February 10, 2002

Tech Support

I never heard back from the tech support folks I thought might be able to help me with my PC problem. (Actually, I didn’t really think they could help, but the call was free, so what the hell?)

I called Microsoft—I had gotten their hours wrong and called two hours before they were scheduled to close (or perhaps stop taking calls). I was asked for a product ID and learned that I was eligible for two additional incidents at no charge. (I had used one of three free incidents, apparently.) Happy day!

Of course, I was put on hold. Microsoft’s on-hold music is not my taste, but it wasn’t too irritating. I booted into safe mode while I waited for help. Eventually, Angela answered. Because she had an accent, I occasionally had to ask her to repeat something she said, but she was friendly, competent, and, above all, patient.

I won’t go into everything we did (and undid) on my computer. (I lost count of how many times we went into and out of safe mode.) Suffice it to say, the call lasted 2 hours and 40 minutes, and it looked like we were doomed to failure near the end, though Angela had seemed quite upbeat until that time. Finally, however, we were able to restore the system to a stable state from a couple of days ago using a feature I did not know existed in Windows 98 and which Angela warned me is not for the fainthearted.

So, in the end, I got free tech support from Microsoft that solved my problem, even though it took nearly three hours. Of course, I hold Microsoft responsible for causing the problem in the first place, though I should have been more skeptical of the driver download that caused all the trouble. I will recommend aggressive use of Windows Update to unsophisticated users with less enthusiasm in the future.

It’s good to be back on the Internet with my computer.

Windows Update

In a paroxysm of administrative fervor yesterday, I increased the available space on one of my hard drives by creating Zip archives to replace folders of old versions of client databases. After increasing my free space by 300 MB, I made a routine trip to the Microsoft Windows Update site to see if there were any updates to Windows 98 Second Edition that might be of interest. At the end of the list, I found an Intel IDE driver of some sort. It is unusual for me to find new drivers of any kind posted, so I should have read carefully whatever documentation was available for this software. Being on a roll, however, I selected the checkbox and proceeded to download the driver. Not surprisingly, I was told I needed to reboot to complete the installation. When I did so, I received two messages from Norton AntiVirus about missing files, then got the dreaded message “Windows protection error. You need to restart your computer.”

I am writing this item from my backup computer, as my primary machine still cannot boot to the desktop in other than safe mode. I tried many tricks either to resolve or diagnose the problem, but I am still unable to get past the Windows protection error. I have searched the Microsoft Knowledge Base—though not thoroughly—and called a 24-hour support service I thought might be able to help. I’m waiting for a call back from a second-level tech and have decided that it is not a good use of my time to continue troubleshooting on my own.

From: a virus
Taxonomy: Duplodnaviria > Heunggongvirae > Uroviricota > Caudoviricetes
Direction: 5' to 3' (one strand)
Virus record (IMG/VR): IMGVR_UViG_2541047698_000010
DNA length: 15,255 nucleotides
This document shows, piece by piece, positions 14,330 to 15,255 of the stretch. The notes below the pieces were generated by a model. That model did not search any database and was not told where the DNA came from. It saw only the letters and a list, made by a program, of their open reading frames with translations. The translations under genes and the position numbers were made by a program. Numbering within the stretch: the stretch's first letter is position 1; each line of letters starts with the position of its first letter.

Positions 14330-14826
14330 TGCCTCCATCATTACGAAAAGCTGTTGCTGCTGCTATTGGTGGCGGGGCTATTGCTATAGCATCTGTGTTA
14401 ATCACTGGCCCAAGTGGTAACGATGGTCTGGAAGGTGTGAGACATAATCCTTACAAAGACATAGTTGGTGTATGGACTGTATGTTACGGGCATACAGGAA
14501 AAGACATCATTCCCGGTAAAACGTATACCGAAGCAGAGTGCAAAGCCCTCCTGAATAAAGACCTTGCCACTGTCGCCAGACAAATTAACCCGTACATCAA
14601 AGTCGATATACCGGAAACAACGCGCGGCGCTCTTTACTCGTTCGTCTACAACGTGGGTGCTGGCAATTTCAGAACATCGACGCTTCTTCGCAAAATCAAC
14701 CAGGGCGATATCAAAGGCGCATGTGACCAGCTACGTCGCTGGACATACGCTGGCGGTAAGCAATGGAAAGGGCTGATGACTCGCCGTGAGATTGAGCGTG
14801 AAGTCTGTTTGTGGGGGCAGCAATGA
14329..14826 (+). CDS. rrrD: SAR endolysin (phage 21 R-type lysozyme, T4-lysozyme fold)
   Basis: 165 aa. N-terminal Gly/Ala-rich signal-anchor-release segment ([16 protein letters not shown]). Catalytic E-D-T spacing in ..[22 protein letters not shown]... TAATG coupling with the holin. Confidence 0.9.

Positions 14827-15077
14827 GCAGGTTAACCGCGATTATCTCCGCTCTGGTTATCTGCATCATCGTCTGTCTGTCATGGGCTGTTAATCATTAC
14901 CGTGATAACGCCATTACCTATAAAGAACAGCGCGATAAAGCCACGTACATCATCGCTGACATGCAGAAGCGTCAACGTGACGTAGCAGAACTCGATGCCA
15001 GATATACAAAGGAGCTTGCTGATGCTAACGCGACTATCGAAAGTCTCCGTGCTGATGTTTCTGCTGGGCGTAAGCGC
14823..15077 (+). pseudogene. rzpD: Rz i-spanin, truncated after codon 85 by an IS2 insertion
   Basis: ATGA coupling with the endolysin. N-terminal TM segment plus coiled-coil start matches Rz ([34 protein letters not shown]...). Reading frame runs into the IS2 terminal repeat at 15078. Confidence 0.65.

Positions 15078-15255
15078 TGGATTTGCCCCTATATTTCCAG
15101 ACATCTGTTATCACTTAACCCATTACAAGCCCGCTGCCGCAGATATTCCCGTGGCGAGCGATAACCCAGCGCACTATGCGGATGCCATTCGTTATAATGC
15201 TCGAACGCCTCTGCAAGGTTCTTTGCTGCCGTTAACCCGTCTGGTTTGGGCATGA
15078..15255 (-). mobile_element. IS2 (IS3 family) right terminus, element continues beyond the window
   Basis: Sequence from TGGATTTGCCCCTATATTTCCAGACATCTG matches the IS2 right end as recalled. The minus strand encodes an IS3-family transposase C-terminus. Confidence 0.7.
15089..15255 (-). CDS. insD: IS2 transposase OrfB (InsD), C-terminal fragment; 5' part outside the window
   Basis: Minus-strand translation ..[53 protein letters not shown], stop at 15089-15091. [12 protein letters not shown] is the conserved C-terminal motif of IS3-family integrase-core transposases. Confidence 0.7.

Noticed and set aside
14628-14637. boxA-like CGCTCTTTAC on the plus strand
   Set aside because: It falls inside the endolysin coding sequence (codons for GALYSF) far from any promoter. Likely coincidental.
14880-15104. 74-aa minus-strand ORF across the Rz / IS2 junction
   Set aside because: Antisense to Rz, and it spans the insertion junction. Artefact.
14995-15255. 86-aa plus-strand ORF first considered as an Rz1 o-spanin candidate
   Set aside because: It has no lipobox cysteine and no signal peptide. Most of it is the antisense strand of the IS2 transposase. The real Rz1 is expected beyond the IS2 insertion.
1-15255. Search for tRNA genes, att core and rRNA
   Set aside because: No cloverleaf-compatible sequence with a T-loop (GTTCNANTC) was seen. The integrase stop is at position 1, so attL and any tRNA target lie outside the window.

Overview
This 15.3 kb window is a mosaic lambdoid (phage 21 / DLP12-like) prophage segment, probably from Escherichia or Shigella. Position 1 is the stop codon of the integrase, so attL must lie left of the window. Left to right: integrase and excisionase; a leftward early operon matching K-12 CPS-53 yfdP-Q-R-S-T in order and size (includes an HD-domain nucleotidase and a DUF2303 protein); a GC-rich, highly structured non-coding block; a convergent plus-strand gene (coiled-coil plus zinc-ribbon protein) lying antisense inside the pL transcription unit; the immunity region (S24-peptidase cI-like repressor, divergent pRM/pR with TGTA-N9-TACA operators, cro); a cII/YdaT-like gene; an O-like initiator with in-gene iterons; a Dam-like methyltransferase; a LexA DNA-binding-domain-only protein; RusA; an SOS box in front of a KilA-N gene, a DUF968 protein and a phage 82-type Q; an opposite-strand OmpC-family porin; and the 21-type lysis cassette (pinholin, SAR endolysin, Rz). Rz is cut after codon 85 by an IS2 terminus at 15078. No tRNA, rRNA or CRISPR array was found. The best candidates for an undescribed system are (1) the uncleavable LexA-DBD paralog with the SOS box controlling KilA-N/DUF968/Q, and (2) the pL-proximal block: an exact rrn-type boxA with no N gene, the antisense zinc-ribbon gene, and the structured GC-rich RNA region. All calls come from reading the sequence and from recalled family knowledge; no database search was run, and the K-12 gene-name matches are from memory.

Windows Update is a great mechanism for keeping copies of Windows up-to-date, particularly by inexperienced users. It usually works flawlessly. I have seen it fail in various ways, however, though never as badly as this. I was even ready to switch to my backup Windows Registry, but I discovered that it does not exist. I am now ready—positively eager, even—to pay Microsoft to get me my computer running properly again. (The Sunday support hours do not begin until later today.) I will, however, make the case that Microsoft got me into this fix and should therefore get me out of it at their expense. Check back for updates.

February 9, 2002


Without being obsessive about it, I watched much of the opening ceremonies of the Winter Olympics from Salt Lake City last night. Although I am not an aficionado of such extravaganzas, this one provided the sort of good-natured entertainment that Mormons seem to be good at.

I was especially pleased by several things. First, the program was light (“lite,” if you like) on trendy musical performers and genres. Attempts to be too trendy sometimes make these things seem dated half an hour into them. Mahler and Stravinsky, on the other hand, will be around for the long haul, though I was disappointed by the lack of Prokofiev. (Correct me if I missed “Love for Three Oranges” while I was in front of my computer.) I was also pleased by the emphasis on native tribes (i.e., not Mormons), something which is always a surprise in Utah. Mostly, however, I appreciated the Winter Olympics version of the Golden Spike ceremony, the joining of the two segments of the transcontinental railroad in 1869. Whereas no one could mistake the fanciful representations of trains for the real thing—nothing quite substitutes for an actual steam locomotive, but even the Olympics has a budget—the people who put together this particular segment clearly had done their homework. The stand-ins for the “Jupiter” and No. 119 strongly suggested the actual locomotives involved, even if most viewers could not care less.